Frank Lloyd Wright: A Bio-bibliography

Greenwood Publishing Group
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Frank Lloyd Wright is one of the 20th century's best-known architects. Over 40 years after his death, historical and critical comment and debate are increasing and controversy continues to surround him. This volume is a chronologically arranged, annotated bibliography of English- and foreign-language sources including over 3,500 primary entries, with thousands more connected references, presented alphabetically by decades and genres.

The book documents not only the literature on Wright from 1886 to the present, but also his own extensive writings. It covers source books, monographs, anthologies, exhibition catalogues, book and exhibition reviews, periodical articles, and obituaries. All references are indexed by personal names, buildings, and projects. There is also a photo-essay comprised entirely of images published here for the first time, and a comprehensive chronology of the architect's life and career, which spanned 70 years and produced about 450 buildings and almost 550 unrealized architectural projects. The book will be of great value to scholars, students, and practitioners.

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About the author

DONALD LANGMEAD is Adjunct Professor in the School of Architecture and Design at the University of South Australia.

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Additional Information

Publisher
Greenwood Publishing Group
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Published on
Dec 31, 2003
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Pages
430
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ISBN
9780313319938
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Language
English
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Genres
Architecture / General
Art / General
Biography & Autobiography / Artists, Architects, Photographers
Reference / Bibliographies & Indexes
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Content Protection
This content is DRM protected.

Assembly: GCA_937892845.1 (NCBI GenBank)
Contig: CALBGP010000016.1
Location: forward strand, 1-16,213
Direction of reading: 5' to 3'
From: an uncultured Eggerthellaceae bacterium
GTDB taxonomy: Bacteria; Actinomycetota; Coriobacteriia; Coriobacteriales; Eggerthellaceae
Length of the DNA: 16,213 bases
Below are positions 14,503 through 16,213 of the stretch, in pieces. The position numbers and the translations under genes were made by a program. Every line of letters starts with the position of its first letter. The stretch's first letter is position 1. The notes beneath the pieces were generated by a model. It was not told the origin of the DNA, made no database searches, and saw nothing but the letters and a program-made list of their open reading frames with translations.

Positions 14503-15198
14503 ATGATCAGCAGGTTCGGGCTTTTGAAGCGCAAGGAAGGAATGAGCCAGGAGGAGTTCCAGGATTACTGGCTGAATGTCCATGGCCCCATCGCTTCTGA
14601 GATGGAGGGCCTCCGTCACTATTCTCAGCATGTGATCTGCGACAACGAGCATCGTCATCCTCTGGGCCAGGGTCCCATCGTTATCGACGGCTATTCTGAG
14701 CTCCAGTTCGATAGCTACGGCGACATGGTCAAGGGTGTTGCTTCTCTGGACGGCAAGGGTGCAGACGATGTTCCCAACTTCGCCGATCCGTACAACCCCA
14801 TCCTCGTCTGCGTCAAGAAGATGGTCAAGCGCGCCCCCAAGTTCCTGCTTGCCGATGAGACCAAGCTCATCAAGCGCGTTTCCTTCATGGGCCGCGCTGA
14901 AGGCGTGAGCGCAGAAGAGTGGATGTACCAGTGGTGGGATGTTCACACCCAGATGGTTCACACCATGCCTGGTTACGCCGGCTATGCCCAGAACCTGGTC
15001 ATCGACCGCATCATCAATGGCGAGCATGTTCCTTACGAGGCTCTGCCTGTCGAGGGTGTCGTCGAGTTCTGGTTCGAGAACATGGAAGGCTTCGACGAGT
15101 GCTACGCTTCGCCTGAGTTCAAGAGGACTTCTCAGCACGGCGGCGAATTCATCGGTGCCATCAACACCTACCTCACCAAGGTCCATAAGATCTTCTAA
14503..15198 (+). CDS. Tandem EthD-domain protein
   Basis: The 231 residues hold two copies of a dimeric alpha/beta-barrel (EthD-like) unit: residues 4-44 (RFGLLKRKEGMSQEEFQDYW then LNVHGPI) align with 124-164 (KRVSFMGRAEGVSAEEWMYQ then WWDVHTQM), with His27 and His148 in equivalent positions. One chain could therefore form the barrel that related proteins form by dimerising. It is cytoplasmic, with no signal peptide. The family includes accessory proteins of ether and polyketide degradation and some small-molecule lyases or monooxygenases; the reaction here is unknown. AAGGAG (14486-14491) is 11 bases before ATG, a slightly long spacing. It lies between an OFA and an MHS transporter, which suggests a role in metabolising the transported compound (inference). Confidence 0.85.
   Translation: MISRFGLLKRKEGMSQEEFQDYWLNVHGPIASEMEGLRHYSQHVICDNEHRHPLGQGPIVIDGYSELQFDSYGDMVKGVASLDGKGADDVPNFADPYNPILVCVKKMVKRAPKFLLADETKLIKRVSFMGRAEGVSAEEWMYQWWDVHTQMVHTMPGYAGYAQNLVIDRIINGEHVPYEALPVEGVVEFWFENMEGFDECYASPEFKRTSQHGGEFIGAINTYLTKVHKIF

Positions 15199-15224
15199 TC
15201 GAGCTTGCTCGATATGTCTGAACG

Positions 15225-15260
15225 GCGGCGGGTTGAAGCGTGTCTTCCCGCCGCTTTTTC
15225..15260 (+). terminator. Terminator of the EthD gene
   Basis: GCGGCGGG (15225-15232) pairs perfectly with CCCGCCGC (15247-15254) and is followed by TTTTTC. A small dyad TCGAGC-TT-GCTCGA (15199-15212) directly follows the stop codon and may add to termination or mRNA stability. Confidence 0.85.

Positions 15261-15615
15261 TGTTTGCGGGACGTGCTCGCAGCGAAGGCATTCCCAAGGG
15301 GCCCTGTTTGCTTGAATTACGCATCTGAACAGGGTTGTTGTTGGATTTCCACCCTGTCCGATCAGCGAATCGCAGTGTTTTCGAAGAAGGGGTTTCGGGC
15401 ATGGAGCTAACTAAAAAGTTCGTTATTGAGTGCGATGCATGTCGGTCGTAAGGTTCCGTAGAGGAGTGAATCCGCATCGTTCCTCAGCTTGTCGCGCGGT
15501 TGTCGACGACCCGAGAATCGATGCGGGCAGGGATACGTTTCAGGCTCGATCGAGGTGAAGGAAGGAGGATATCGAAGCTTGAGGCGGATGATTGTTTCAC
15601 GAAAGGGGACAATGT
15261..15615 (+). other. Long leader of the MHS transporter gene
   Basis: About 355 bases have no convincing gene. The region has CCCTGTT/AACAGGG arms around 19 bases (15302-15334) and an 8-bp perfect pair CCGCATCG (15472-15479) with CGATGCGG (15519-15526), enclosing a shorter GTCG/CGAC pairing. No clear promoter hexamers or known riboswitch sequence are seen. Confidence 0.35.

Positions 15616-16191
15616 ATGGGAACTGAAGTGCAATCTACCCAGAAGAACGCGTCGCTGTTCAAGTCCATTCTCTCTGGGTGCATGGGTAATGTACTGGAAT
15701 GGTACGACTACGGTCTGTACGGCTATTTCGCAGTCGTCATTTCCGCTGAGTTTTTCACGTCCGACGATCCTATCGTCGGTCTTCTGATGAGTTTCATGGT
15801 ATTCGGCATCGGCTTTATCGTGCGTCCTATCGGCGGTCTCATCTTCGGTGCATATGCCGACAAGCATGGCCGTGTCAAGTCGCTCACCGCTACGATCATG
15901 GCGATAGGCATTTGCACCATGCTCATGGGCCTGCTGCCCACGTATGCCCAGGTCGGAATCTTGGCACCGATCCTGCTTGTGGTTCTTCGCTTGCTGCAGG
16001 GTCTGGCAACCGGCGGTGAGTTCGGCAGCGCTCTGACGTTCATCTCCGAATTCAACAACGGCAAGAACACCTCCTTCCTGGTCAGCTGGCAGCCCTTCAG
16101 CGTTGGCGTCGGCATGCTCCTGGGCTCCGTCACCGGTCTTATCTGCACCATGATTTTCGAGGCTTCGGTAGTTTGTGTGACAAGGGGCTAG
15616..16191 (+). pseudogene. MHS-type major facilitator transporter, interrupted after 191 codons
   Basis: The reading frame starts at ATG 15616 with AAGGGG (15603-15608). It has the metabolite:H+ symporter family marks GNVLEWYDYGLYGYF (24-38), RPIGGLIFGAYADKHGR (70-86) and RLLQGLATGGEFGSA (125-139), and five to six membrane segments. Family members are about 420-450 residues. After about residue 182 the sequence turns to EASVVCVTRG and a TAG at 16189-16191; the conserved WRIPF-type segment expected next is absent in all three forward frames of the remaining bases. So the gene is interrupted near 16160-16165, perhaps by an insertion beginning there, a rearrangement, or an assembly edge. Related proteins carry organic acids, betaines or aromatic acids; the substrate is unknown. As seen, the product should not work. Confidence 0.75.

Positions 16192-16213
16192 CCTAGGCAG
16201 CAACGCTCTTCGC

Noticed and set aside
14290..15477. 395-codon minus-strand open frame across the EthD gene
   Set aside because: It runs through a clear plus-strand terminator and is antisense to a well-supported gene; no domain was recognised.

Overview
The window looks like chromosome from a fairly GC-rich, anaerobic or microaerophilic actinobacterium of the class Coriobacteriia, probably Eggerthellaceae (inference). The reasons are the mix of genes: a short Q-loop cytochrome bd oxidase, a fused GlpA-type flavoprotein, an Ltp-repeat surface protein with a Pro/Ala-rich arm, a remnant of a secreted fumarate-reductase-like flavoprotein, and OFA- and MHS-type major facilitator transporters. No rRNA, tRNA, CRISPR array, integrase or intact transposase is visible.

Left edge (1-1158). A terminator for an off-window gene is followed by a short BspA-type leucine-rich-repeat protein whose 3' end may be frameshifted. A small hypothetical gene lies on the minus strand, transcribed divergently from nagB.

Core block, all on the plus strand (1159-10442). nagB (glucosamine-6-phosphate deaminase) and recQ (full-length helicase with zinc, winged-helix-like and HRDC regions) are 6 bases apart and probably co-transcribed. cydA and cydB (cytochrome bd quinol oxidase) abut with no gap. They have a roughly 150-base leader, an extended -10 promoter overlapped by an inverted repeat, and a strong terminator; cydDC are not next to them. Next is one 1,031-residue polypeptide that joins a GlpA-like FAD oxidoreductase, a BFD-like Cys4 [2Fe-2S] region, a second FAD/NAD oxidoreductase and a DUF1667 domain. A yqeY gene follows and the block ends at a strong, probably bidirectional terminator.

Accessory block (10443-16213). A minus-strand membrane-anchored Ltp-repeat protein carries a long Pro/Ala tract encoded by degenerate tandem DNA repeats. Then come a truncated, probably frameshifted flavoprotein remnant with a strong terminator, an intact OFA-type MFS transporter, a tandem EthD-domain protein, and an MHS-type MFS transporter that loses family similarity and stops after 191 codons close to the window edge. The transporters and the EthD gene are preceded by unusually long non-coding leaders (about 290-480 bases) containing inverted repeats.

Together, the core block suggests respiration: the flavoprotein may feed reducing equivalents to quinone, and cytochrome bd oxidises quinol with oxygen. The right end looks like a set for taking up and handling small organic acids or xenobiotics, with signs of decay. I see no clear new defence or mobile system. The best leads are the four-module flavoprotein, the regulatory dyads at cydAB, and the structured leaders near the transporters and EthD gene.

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Available on Android devices
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Eligible for Family Library

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The team behind the New York Times bestseller The Book of General Ignorance turns conventional biography on its head—and shakes out the good stuff.
 
Following their Herculean—or is it Sisyphean?—efforts to save the living from ignorance, the two wittiest Johns in the English language turn their attention to the dead.
 
As the authors themselves say, “The first thing that strikes you about the Dead is just how many of them there are.” Helpfully, Lloyd and Mitchinson have employed a simple—but ruthless—criterion for inclusion: the dead person has to be interesting.
 
Here, then, is a dictionary of the dead, an encyclopedia of the embalmed. Ludicrous in scope, whimsical in its arrangement, this wildly entertaining tome presents pithy and provocative biographies of the no-longer-living from the famous to the undeservedly and—until now—permanently obscure. Spades in hand, Lloyd and Mitchinson have dug up everything embarrassing, fascinating, and downright weird about their subjects’ lives and added their own uniquely irreverent observations.
 
Organized by capricious categories—such as dead people who died virgins, who kept pet monkeys, who lost limbs, whose corpses refused to stay put—the dearly departed, from the inventor of the stove to a cross-dressing, bear-baiting female gangster finally receive the epitaphs they truly deserve.
 
Discover:

* Why Freud had a lifelong fear of trains
* The one thing that really made Isaac Newton laugh
* How Catherine the Great really died (no horse was involved)
 
Much like the country doctor who cured smallpox (he’s in here), Lloyd and Mitchinson have the perfect antidote for anyone out there dying of boredom. The Book of the Dead—like life itself—is hilarious, tragic, bizarre, and amazing. You may never pass a graveyard again without chuckling.


From the Hardcover edition.